Textiles is another area where plastics have a lot to offer. Extruded plastic filament can be fine tuned to fit a wide range of textile applications, from woven and knitted fabrics to felt and synthetic down. Polyester (PET), polyamide and polypropylene are some of the most common synthetic textiles that could be fixed to a rigid, structural frame made with the same material for product integration. For assemblies that require an adhesive, there are several copolyester- and polyamide-based alternatives that do not have a negative effect on the recyclability of the product.
Textiles are also a key component in composite materials, where they offer a level of strength and rigidity that moulded plastic parts on their own could never provide. Traditionally, composites are often made with a glass- or carbon fibre textile and thermoset resin matrix, making them difficult to recycle. But more recently so-called self-reinforced composites – meaning that the reinforcing fibre and resin matrix are based on the same material – are becoming increasingly common. Polypropylene-based self-reinforced composites are most common so far, but PET- and polyamide-based alternatives also exist.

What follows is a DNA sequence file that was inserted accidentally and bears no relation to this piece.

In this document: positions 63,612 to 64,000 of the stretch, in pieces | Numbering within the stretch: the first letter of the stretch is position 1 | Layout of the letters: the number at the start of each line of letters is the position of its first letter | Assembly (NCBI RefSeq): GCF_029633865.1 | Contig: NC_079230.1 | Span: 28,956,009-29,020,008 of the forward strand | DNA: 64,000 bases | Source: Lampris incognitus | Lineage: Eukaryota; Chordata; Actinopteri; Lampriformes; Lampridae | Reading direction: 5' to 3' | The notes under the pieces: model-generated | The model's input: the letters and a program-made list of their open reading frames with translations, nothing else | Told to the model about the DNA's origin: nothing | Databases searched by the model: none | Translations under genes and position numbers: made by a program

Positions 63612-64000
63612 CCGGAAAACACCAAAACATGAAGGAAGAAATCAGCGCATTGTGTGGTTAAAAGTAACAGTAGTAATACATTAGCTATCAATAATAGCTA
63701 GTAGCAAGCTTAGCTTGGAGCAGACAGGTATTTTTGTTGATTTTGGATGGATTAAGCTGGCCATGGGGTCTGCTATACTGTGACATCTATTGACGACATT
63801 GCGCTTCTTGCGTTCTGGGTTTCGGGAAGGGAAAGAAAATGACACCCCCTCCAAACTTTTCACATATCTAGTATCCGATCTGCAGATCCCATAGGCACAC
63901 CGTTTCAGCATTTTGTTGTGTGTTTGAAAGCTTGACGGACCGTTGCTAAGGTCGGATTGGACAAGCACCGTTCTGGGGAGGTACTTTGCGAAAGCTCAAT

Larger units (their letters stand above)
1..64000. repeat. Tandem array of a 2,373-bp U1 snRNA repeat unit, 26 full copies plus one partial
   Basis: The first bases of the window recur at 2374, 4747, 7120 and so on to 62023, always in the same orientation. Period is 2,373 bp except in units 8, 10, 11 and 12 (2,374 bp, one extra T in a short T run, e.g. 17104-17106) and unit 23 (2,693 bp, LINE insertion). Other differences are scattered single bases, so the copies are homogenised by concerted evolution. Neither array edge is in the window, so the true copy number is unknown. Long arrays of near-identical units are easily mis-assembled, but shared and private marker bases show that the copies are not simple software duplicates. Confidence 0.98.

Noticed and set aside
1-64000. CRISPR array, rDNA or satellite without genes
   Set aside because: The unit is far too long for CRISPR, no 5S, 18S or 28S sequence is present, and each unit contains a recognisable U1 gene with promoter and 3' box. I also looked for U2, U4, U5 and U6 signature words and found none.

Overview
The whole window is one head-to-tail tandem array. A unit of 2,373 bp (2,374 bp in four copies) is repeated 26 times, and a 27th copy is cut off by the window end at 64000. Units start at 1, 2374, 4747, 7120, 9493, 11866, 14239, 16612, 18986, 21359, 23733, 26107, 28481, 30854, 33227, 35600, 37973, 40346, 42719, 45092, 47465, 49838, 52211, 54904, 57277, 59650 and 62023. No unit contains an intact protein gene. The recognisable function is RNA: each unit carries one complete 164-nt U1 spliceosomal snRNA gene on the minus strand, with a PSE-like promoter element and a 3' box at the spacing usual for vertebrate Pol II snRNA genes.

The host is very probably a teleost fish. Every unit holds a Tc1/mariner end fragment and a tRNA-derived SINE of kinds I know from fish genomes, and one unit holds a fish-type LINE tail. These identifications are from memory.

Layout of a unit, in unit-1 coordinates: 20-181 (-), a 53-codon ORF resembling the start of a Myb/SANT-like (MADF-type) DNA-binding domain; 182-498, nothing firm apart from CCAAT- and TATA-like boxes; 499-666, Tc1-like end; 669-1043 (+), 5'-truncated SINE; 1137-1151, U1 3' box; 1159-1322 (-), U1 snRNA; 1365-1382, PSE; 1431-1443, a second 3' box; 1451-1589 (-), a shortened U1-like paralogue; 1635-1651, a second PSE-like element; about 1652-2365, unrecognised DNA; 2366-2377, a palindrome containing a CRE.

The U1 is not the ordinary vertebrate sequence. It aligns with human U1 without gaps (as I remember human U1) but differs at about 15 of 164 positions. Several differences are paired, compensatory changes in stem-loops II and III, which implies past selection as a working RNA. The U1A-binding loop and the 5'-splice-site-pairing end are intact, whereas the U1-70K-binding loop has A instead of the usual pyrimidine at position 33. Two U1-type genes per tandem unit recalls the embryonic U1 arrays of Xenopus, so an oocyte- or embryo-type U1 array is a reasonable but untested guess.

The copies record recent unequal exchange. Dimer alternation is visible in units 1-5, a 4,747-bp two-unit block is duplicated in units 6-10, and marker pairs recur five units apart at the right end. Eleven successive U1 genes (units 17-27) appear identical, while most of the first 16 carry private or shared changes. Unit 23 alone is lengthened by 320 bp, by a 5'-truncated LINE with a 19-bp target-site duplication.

By taking a moment to analyze a project brief and breaking it down into its key requirements, there is a good possibility that there is a plastic material out there with the flexibility to satisfy all needs. Think of the exhibitors at K 2022 as a unique overview of the plastics industry for making new connections and identifying circular plastic solutions.
Recognized throughout the world as a leading authority on materials and their application in design, Chris Lefteri is one of the most important materials experts working in his field. For over a decade his studio work and publications have been pivotal in changing the way designers and the materials industry consider materials. In 2001 he published the first of eight books on materials and their application in design, which have been translated into six languages. These books have led the change in the way designers view and use materials. Subsequently his studio, Chris Lefteri Design, has worked with bluechip corporations and major design studios across Europe, the US and Asia implementing a broad range of strategies for effective materials integration in the design process.